Sue White led a walk at Snelsmore Common on the chilly but dry morning of Wednesday 12 December. On heathland north of the car park we saw two fungi on pony dung: the endangered Nail Fungus Poronia punctata and the commoner but prettier Coprinus ephemeroides. Carpets of mosses and lichens made an attractive setting for flowering gorse and Cross-leaved Heath. Turning down a wooded valley we looked at ferns, including Soft Shield-fern, and saw the stream bed disappear into a sinkhole in the underlying chalk. Fungi ranged from large brackets of Ganoderma and Birch Polypore to tiny Coral Spot, all turning dead wood into a feast for invertebrates and the birds that feed on them.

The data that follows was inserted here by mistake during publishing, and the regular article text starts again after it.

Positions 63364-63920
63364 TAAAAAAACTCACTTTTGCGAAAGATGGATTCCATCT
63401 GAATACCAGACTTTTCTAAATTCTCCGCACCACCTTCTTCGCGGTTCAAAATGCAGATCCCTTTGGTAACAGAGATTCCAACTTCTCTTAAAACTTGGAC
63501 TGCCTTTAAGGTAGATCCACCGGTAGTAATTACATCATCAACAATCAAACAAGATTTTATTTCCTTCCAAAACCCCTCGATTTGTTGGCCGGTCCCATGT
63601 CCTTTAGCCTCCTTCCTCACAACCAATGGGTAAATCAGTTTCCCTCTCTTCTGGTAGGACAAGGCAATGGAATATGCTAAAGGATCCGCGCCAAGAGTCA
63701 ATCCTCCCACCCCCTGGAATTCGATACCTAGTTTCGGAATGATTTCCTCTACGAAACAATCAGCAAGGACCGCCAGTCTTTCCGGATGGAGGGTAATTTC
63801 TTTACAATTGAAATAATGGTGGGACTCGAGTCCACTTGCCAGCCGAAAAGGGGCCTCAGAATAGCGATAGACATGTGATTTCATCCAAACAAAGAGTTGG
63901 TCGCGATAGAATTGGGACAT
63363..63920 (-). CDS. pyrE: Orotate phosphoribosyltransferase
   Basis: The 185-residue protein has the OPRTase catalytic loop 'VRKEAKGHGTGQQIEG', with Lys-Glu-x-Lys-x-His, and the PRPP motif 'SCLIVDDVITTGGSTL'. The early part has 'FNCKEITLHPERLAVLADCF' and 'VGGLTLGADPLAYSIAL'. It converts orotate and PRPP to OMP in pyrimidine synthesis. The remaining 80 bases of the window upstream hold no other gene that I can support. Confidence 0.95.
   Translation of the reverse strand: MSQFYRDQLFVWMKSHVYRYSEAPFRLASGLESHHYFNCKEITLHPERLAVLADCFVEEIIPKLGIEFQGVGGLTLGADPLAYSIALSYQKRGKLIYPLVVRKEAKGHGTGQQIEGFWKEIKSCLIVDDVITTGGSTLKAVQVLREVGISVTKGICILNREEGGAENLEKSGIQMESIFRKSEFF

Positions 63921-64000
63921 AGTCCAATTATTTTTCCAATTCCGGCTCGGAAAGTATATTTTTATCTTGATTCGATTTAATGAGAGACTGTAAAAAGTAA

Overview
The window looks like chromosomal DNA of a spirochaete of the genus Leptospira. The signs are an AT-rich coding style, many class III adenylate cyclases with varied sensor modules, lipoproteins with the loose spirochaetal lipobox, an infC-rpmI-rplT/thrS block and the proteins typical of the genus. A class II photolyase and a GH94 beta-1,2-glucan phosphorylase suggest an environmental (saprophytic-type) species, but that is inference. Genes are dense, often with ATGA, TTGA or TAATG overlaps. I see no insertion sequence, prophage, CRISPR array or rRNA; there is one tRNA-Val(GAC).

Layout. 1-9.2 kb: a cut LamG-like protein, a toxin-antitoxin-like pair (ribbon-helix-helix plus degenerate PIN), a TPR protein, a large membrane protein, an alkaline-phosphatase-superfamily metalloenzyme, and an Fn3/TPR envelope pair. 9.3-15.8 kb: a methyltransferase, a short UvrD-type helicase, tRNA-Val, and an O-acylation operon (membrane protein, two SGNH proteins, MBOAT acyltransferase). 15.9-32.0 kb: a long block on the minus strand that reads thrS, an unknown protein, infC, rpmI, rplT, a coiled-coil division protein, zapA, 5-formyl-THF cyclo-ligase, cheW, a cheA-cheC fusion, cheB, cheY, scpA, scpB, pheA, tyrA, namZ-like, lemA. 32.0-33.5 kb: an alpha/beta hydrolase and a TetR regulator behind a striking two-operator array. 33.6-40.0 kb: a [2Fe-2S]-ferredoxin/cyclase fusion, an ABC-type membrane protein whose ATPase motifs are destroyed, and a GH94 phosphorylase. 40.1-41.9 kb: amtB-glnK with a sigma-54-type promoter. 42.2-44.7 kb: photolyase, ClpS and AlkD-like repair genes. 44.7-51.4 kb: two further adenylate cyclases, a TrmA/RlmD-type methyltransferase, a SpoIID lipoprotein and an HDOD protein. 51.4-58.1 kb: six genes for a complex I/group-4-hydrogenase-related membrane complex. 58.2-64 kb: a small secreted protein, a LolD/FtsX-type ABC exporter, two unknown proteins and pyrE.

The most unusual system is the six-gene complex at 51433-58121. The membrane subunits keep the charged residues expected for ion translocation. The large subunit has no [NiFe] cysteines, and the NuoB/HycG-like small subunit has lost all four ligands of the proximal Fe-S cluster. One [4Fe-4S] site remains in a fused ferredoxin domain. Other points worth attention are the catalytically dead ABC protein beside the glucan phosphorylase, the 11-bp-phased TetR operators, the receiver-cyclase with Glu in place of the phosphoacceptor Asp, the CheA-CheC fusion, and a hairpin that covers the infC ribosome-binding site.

Leaving the Common by a woodland path, Rob found a male Winter Moth resting between nights spent looking for the flightless females. The path followed a field headland where we found hedgerow plants and arable weeds in flower: Spurge Laurel, Ivy, Germander Speedwell, Red and White Dead-nettle, Yarrow, Groundsel, Field Madder and the orange berries of Stinking Iris.
Returning to the Common we skirted a valley mire where colourful Sphagnum and other mosses were recovering from the summer drought. At the drier top of the slope we found Bell Heather with flowers, Cladonia floerkeana lichen with bright red fruiting bodies, and a handsome little toadstool Lichenomphalia umbellata which is the fruiting body of an unusual lichen. A flock of Siskins was feeding at the edge of a small pond where Water Crowfoot leaves invited a summer visit to see which species it is. Lunchtime moved the group on to the Fox & Hounds although there was still lots to see.
Report by Sue White
Pictures by Rob Stallard and Sue White